Lithuania clocks 35 new fintech companies in 2017

Lithuania clocks 35 new fintech companies in 2017

Based on the recently released Lithuania Fintech Report 2017, a total of 117 fintech companies were operating in the country in 2017, with 35 of them being registered last year. The overall number of startups grew by nearly 43% year-over-year.

According to Invest Lithuania, a co-author of the Report, the reasons behind choosing Lithuania were multifold: a growing talent pool, hassle-free regulation, flexible banking infrastructure, and the ability to access half a billion customers in Europe.

Fintech-friendly regulator opens gateway to Europe

One of the main advantages Lithuania can offer foreign companies are the keys to the entire EU market. Coincidentally, according to the Lithuania Fintech Report 2017, 96% of all fintechs in the country see Europe as their target market. What sets Lithuania apart from other potential investment destinations inside the EU is a significantly narrower timeframe required to get licensed.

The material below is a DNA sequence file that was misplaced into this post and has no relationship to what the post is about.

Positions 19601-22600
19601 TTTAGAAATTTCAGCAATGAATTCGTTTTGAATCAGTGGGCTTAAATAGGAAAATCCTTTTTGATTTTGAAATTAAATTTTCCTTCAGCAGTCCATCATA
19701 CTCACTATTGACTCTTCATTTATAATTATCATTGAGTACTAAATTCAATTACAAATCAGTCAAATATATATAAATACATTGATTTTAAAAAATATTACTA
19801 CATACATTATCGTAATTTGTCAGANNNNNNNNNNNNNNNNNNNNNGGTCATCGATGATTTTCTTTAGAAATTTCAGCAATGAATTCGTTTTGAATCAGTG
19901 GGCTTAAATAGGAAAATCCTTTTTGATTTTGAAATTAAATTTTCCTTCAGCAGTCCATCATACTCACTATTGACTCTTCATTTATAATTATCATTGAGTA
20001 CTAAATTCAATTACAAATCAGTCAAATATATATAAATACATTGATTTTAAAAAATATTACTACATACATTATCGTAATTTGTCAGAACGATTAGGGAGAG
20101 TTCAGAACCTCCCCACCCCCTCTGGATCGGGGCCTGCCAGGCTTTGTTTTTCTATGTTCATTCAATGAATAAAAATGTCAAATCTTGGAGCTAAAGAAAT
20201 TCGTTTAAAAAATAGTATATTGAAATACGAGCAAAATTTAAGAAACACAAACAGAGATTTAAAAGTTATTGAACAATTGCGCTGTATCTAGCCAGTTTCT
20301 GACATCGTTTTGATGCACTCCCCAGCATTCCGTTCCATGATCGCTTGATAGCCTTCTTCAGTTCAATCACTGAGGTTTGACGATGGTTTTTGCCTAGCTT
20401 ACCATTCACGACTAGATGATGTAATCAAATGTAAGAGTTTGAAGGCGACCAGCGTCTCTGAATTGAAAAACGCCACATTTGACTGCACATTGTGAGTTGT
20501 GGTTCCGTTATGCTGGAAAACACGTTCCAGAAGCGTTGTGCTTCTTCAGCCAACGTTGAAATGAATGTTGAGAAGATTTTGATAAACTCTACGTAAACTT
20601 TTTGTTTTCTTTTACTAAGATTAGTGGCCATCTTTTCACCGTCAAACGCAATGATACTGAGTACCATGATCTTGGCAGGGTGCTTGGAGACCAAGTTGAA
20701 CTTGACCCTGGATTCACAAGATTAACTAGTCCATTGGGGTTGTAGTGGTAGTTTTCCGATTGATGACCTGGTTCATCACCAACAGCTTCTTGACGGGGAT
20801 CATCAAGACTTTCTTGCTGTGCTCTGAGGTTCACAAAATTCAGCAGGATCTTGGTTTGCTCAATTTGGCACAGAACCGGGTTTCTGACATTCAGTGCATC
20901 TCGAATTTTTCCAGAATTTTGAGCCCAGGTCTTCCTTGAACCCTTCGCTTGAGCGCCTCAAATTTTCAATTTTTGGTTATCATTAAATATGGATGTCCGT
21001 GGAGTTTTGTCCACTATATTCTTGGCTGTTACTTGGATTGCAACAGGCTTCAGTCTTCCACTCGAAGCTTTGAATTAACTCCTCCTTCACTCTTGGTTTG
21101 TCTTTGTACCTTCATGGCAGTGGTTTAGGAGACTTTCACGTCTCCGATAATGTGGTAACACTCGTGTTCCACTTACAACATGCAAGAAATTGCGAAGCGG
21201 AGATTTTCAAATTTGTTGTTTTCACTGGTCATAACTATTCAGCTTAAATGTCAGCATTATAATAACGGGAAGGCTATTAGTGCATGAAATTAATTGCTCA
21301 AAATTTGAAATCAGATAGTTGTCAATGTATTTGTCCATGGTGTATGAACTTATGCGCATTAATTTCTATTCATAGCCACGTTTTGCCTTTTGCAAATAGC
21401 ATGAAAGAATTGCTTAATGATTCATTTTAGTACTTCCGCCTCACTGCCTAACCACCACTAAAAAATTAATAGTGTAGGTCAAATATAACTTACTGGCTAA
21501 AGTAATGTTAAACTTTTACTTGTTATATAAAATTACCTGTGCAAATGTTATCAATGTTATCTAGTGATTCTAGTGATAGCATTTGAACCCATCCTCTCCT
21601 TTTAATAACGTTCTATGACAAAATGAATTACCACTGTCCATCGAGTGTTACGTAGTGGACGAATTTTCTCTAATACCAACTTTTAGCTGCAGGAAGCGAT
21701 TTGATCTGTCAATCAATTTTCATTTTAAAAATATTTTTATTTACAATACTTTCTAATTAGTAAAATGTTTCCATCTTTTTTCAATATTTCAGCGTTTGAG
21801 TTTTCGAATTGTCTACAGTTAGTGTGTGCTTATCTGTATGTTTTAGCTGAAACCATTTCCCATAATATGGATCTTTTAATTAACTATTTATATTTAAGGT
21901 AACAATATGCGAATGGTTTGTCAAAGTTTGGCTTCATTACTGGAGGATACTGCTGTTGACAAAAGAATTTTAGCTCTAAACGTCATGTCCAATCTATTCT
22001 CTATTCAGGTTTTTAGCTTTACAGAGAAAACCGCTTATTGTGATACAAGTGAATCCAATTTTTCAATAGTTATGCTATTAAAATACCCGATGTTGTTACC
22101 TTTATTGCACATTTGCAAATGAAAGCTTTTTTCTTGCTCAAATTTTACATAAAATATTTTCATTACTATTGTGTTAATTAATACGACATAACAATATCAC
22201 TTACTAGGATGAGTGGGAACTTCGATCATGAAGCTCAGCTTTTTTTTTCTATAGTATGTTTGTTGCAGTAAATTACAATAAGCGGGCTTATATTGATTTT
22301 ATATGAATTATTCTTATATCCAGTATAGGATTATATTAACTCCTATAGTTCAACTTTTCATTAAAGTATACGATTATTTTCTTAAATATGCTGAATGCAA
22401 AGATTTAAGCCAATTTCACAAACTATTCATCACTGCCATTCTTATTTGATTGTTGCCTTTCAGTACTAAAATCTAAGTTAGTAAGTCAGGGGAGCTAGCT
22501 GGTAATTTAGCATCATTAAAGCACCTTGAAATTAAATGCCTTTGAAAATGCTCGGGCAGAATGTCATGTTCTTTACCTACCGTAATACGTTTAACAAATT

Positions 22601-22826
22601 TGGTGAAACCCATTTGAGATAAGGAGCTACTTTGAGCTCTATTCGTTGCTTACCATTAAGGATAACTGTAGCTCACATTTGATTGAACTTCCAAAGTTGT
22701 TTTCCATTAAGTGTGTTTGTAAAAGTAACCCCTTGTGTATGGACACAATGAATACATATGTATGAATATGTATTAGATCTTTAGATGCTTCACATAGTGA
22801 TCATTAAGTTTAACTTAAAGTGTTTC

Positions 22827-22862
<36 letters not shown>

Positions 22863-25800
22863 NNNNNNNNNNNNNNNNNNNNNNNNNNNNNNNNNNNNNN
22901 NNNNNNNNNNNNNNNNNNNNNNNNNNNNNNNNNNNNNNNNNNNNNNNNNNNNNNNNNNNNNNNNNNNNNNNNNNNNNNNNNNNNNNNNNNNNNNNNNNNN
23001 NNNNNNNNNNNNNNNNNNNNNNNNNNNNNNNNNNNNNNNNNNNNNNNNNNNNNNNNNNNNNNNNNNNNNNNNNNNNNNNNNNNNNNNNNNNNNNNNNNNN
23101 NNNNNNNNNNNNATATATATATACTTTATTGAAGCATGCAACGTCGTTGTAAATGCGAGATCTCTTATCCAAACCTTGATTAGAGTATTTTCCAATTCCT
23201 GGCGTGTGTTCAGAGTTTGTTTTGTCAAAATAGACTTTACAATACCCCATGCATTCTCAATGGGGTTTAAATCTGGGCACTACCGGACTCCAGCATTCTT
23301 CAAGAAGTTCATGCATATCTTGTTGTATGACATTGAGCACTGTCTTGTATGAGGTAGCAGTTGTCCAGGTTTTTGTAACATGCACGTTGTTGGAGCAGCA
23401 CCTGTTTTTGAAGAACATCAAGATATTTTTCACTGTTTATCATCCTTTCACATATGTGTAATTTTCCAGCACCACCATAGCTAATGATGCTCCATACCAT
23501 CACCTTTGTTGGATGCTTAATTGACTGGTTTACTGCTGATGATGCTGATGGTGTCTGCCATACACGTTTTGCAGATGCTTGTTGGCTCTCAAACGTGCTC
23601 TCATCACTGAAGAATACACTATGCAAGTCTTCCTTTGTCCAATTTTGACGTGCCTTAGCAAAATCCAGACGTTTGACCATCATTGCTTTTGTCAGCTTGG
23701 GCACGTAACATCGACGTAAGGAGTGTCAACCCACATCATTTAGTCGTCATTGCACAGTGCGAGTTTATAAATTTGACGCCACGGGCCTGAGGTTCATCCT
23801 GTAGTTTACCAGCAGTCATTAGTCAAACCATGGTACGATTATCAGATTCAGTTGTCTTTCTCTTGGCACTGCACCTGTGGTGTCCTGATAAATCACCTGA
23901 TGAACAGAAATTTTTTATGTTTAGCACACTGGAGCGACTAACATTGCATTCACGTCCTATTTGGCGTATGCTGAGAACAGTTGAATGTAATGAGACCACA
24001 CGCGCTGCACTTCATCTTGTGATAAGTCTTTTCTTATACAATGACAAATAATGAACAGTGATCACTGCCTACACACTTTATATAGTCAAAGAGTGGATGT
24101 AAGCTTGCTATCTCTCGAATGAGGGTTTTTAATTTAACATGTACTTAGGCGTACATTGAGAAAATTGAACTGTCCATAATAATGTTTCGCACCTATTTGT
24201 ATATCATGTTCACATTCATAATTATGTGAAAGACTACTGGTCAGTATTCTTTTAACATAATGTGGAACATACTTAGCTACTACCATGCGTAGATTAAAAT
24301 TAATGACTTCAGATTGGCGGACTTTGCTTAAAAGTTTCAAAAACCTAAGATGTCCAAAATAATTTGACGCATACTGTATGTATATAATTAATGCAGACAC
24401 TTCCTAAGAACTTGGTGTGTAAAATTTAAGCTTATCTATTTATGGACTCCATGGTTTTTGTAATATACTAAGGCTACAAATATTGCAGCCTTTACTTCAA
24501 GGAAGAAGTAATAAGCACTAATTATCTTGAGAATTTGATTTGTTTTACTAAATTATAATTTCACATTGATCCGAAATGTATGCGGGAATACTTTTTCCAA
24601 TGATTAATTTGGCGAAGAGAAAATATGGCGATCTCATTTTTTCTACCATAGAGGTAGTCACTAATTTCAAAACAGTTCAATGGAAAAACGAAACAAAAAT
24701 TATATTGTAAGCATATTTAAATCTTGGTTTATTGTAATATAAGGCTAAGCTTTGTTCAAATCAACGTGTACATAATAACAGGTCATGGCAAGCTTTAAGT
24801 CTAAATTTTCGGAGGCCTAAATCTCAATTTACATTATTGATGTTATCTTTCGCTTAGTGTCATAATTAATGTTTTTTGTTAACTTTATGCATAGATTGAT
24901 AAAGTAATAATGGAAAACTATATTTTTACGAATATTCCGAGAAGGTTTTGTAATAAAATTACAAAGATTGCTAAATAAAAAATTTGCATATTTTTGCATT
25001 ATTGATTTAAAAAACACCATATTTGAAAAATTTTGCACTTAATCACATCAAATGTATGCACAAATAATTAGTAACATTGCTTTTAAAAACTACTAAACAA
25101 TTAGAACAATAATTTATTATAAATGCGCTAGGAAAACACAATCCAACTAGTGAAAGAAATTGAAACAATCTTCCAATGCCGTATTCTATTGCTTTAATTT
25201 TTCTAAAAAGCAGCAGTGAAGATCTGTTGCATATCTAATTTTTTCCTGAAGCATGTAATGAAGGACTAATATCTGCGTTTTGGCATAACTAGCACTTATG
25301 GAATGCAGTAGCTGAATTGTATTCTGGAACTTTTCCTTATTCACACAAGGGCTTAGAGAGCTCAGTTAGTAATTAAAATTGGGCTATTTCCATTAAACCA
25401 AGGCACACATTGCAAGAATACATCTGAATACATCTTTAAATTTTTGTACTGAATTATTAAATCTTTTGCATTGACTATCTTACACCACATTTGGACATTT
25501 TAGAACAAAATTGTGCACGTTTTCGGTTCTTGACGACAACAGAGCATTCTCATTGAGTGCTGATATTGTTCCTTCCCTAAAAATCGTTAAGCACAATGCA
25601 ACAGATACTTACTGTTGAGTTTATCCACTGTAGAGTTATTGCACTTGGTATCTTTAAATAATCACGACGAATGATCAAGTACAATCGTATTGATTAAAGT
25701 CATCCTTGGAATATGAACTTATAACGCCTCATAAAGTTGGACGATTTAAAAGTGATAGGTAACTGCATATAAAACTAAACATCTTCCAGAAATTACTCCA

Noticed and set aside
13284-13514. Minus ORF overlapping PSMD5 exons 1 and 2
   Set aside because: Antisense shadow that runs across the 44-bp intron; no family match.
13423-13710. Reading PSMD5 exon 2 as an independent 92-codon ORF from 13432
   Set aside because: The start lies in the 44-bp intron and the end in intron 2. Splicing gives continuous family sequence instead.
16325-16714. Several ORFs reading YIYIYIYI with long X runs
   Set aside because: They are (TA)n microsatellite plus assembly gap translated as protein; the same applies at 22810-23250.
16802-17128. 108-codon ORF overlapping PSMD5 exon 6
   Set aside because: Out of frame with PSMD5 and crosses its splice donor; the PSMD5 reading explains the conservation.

Setting up shop in Lithuania provides InstaReM and other companies from non-EU countries access to a 512-million-strong market and more than 23 million small and medium enterprises (SMEs). Registering a company takes merely three days, while getting a Payment Institution or Electronic Money Institution license takes only three months, 2-3 times faster than in other EU jurisdictions. Other perks include remote Know Your Customer (KYC) procedures, low profit tax, startup visa options and sandbox regime for fintech startups in their first year.

Nearly 2000 people employed by the sector already

According to the Lithuania Fintech Report 2017, Lithuania-based fintechs vary in size, with a third already having teams larger than 10 people. With nearly 2000 people employed by the sector, the country can accommodate more due to its flexible talent pool, replenished by fresh graduates, repatriating Lithuanian specialists and a constant stream of skilled workers coming from outside of the EU. The country’s authorities try to make relocation from outside of the EU as simple as possible. The government has recently approved of a Startup Visa for entrepreneurs. Established companies can benefit from the EU Blue Card program for highly-skilled non-EU citizens.